I'm not sure what databases they look in, but my experience has been pretty consistently that we have real-time knowledge of the market, and I personally put more stake in that, because that's what people are telling us versus information in a database. But that's a pretty common thing where we may butt up against what the market is telling us and what the internal composition teams are telling us. So that's a pretty common rub, actually.


[Lucas] So you mentioned making the jump. Number twos, if someone wants to end up as a CISO, what kind of backgrounds are people looking for today? What's the common transition path? If you said, OK, I want to be a CISO five, 10 years from now, or three to five years from now, what skill set do you think is going to be the one? There's been times where it was much more law enforcement focused.


[Jamey] Thank you.


[Lucas] There's people that come out of legal, and then there's obviously people that come out of tech. Where do you see that skillset falling out? What are people really looking for today?


[Jamey] Well, people can come from all those types of backgrounds. From tech, it could be sometimes it's audit and risk. Sometimes it is, like you said, law enforcement, military. But for me, pretty consistently, it comes down to some of the intangibles and the soft skills. It may be a little bit different for a more highly technical company. If you've got someone where, hey, product security is really important, well, that's going to be a more technical type person.


Whereas some of them, these non-technology companies, it's very much almost like program management, risk management, broad coordination and facilitation and policy type of role. So it comes down a lot to business acumen, executive presence, the ability to develop and maintain strong relationships, the ability to communicate effectively executive level, concepts that are technical, but in layman's terms, if you will.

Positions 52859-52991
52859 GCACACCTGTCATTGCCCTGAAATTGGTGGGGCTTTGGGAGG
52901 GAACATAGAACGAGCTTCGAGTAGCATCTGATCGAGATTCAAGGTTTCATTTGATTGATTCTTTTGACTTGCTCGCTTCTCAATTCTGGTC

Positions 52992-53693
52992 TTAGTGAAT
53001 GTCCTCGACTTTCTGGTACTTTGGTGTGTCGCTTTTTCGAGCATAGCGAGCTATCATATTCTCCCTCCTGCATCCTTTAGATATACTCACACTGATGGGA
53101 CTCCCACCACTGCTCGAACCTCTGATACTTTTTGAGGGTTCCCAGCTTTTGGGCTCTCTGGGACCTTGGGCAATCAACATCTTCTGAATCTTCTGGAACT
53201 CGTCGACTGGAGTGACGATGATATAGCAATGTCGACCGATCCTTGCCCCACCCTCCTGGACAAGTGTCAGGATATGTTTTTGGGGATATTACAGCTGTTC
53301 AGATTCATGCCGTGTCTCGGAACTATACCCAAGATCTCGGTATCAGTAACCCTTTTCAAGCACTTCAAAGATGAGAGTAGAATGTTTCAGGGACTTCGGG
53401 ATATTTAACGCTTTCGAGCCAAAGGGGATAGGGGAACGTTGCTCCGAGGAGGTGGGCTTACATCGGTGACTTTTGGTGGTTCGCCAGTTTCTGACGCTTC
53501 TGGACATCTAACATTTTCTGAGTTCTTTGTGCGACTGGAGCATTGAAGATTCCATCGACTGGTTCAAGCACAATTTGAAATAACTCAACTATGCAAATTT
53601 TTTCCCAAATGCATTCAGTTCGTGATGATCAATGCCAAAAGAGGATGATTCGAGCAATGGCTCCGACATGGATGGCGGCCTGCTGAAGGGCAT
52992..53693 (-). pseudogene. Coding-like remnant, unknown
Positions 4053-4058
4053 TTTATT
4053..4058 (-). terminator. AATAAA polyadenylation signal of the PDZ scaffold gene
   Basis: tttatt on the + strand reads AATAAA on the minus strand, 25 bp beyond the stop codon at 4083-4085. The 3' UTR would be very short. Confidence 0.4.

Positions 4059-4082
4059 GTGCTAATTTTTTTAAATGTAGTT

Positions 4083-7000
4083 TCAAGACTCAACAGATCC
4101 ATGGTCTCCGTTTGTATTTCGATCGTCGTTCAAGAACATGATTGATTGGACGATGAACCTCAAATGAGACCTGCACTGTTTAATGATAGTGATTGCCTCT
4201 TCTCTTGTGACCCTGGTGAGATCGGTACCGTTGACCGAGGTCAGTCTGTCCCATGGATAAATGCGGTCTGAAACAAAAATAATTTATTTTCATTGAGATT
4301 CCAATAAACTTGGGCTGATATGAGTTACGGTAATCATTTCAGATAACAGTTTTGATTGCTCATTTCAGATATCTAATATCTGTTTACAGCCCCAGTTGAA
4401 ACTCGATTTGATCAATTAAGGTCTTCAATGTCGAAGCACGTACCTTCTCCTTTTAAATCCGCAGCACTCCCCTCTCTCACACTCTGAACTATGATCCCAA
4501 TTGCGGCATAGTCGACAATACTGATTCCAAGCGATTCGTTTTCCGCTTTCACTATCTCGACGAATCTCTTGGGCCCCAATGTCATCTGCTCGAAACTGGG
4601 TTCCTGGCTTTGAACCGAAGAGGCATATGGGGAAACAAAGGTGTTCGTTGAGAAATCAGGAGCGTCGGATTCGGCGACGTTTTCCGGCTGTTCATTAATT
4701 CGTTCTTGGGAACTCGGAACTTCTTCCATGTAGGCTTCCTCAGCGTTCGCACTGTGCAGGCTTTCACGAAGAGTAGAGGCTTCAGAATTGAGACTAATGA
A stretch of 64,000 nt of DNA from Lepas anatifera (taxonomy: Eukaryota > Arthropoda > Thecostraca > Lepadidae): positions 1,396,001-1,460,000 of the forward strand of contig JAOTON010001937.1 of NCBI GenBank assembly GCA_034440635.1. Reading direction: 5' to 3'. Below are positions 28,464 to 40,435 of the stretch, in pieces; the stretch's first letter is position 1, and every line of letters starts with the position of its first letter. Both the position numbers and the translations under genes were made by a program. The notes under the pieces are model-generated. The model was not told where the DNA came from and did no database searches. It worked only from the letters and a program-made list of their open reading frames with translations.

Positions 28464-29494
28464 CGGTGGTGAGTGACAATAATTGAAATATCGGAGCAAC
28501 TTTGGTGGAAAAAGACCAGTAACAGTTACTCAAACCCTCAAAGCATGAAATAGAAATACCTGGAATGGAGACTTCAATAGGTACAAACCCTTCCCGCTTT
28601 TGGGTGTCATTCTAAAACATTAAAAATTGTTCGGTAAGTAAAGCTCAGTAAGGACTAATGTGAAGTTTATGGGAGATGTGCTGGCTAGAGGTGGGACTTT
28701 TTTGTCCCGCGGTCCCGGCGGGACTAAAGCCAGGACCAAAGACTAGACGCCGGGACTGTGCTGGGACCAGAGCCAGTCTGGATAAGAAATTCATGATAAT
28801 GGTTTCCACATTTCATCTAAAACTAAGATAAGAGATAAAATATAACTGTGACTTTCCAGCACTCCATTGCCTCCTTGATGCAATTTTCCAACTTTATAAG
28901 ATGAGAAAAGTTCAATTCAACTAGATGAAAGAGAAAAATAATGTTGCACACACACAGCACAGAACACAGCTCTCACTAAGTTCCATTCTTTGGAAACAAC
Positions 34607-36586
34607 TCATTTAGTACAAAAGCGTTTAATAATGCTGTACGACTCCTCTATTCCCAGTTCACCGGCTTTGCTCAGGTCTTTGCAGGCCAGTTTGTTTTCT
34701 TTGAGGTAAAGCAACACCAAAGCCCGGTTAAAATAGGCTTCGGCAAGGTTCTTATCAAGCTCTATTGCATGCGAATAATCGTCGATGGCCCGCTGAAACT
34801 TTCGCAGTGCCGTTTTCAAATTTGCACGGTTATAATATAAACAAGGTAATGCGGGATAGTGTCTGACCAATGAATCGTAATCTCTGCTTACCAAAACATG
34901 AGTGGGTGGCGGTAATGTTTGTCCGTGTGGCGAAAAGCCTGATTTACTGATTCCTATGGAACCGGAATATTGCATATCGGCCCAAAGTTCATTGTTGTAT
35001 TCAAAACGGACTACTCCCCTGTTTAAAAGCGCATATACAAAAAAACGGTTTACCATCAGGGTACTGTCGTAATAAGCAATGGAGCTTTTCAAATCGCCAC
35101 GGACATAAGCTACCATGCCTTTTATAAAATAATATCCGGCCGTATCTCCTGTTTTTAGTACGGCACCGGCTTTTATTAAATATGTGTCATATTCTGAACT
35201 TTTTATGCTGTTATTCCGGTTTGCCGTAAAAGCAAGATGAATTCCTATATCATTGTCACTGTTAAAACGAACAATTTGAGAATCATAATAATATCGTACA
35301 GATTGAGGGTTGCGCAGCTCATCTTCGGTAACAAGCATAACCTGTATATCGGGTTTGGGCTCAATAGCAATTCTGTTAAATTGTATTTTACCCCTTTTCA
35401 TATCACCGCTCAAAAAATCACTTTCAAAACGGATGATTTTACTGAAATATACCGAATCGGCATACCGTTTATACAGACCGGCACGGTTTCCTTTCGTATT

the ability to put things in context of the organizational strategy, the risks, and where it all sits. Increasingly, you also have being pulled into other areas such as privacy. Working especially companies that have operations in Europe, but with, I can't remember the acronym, but California has its own version of a privacy law. You're increasingly having, what's that?


[Lucas] GDPR and GDPR for Europe, right?


[Jamey] Yeah, for Europe, yes. I'm blanking on the equivalent in California, but there's an acronym for it. As a result of that, dealing with legal HR on the privacy side of things. Then you've also got increasingly supply chain, third-party vendor risk management. So I know some CISOs have been put in place.


people, a role specifically focused on supply chain security. Because your risk is being extended into your supply chain now. So if you pile all those things on together, it's just more, it's being pulled more and more directions. You have to be more agile and diversified. The ability to lead leaders, frankly, because you can only be in one place at one time, you're only one person. So those are the skill sets I've seen. And increasingly, that's why, one of the reasons that you're.


starting to see more CISOs ascend to the CIO position. They're building broader capabilities and they really are in the fabric of what's going on within the organization. They're getting exposure to boards of directors more often. And frankly, I think some CISOs are not really keen to keep rinsing and repeating and doing the same role at another firm.


I'd say also increasingly with this recent SEC guidance on disclosures of breaches and things like that, I think some CISOs are less inclined to put themselves in that position now. I was thinking, well, I've already done this. I think I'd rather be a CIO or a CTO and do something a little bit different. So obviously, to see how that evolves over the coming years where the generation of CISOs decides what they want to do next in their career as opposed to just being another CISO editor.